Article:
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I am implementing NHibernate into an existing web application. However, we have some other processes that do bulk inserting and updating on the database. How can I make NHibernate aware that changes are occurring on the backend db that were not initiated through NHibernate?

Most of the info that I have read around NHibernate use in have mentioned storing the Session object in the HttpContext or CallContext. This would then store the session object for the duration of the application lifecycle. This is what I have implemented. I was afraid of the costs of initializing NHibernate on each request. Isn't there a significant performance hit with this approach with initializing the Session object on each request?

Also, would it make more sense to store the SessionFactory in the the HttpContext or CallContext so that the mappings don't have to be regenerated on each request?

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The quick answer is a new session will see the new data. Can you clarify exactly what you expect to happen? Do you want the saved entities to be aware that the data changed underneath them before saving? – Ben Scheirman Oct 29 '08 at 16:08
up vote 12 down vote accepted

You shouldn't. NHibernate sessions are there to help you work in an ACID environment, which means that one transaction is not aware of any concurrent transactions. You should be using short sessions which do small sets of actions. You should not be holding sessions open for long periods of time. If you do need long periods of time for working with domain objects, then you should be detaching and then re-attaching the domain objects from and to different sessions.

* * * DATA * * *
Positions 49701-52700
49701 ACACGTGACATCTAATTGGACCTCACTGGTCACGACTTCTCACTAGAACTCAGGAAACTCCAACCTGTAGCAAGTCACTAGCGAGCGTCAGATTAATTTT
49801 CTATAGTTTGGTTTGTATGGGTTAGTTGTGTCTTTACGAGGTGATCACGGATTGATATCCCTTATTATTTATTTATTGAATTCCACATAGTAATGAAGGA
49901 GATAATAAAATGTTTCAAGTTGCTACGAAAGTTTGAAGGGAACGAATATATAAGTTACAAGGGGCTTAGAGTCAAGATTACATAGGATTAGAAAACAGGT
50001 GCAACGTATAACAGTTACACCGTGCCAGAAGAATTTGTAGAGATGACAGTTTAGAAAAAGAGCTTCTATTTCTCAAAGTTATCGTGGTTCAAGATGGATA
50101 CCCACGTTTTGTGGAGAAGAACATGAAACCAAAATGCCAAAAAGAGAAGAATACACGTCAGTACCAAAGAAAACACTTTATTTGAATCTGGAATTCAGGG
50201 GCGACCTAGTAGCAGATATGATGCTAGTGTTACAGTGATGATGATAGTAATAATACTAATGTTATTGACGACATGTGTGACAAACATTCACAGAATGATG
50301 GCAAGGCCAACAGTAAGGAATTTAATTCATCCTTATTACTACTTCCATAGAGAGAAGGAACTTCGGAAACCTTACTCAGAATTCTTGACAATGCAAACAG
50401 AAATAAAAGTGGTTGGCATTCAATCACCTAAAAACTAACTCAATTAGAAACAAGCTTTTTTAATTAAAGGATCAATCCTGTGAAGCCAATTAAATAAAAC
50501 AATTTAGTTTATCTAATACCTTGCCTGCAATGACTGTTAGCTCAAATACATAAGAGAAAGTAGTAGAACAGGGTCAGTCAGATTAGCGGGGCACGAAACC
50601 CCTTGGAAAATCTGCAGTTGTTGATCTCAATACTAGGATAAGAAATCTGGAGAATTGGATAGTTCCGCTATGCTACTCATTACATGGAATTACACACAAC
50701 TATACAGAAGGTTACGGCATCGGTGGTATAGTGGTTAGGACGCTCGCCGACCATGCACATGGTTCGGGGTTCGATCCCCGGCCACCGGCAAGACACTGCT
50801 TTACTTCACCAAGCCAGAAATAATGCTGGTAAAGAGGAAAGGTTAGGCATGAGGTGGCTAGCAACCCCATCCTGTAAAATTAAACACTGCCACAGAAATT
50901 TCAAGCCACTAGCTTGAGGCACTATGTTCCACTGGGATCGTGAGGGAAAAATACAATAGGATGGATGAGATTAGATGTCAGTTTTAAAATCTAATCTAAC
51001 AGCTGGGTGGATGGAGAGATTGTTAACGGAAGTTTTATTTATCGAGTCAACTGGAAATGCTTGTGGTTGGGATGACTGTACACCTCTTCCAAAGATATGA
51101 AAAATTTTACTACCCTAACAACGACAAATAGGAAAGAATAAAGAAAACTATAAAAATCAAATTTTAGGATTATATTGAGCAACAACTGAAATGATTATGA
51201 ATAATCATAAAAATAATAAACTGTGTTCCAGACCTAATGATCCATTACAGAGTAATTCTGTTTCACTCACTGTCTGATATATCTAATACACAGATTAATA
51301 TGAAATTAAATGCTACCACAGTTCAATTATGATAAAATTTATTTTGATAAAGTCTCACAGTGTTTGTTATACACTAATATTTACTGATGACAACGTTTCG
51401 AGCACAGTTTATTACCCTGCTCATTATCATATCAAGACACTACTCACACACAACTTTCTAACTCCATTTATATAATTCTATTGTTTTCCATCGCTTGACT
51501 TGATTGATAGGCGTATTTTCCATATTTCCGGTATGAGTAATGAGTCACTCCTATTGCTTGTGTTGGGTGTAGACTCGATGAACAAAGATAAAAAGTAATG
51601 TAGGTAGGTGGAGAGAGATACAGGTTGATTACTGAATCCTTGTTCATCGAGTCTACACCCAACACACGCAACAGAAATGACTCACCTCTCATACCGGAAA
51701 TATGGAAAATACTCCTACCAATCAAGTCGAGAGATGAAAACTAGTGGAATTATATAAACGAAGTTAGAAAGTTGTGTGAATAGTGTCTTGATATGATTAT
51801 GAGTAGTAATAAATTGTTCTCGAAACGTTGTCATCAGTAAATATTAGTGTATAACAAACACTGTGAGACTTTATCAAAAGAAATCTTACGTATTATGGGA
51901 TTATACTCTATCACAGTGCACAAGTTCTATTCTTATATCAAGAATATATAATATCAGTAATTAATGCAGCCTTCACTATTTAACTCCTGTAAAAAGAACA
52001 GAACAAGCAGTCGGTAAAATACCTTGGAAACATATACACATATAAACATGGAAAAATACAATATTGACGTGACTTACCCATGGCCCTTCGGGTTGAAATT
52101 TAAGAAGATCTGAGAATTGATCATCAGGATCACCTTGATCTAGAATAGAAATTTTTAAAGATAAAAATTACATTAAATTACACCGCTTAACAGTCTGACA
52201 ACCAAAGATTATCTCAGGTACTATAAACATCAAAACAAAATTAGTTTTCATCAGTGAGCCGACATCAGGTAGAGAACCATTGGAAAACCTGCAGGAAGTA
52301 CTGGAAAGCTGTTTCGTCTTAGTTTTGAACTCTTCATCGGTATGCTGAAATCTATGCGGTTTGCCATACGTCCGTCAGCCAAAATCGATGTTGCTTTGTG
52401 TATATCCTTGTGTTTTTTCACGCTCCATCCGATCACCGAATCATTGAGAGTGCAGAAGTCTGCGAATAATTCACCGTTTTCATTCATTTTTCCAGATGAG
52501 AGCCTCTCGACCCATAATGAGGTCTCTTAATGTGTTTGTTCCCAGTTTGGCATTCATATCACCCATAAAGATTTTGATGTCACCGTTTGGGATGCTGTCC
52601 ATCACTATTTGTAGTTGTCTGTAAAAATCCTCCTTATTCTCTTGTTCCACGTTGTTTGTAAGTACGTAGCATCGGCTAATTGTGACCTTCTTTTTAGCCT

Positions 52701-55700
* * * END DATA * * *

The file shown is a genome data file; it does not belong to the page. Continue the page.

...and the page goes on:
Once you open a new session, any changes done to the database before the session was opened will be made available through NHibernate.

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You should not store the Session over multiple requests. Bad, bad idea.

There is little to no overhead with recreating it on every call. It should use database connection pooling - which is where the bulk of the overhead would be.

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By default NHibernate will not cache anything between sessions. If your sessions are short lived (per request), you shouldn't have much to worry about.

If you are using second level caching or query caching though, you may need to flush the cache manually. SessionFactory.Evict or SessionFactory.EvictQueries should help there. Restarting the app should also do it, but that's probably not the answer you're looking for.

In an ASP.NET app, the general usage I've seen is to create one SessionFactory for the app and create a new Session for each request.

The SessionFactory takes a while to initialize, is thread safe, and only needs to be initialized once.

The Sessions are not thread safe and are pretty quick to create.

Anything stored in the HttpContext will only be alive for the length of the request. Storing the session in the context is normal and should give you the desired result. The SessionFactory is usually stored in a static variable and will last as long as the app.

See the NHIbernateHelper class here for an example.

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I know this is an oooold question but it's probably worth noting that if you're using an out-of-process 2nd level cache restarting the app won't clear it. – AlexCuse Jul 8 '10 at 11:55

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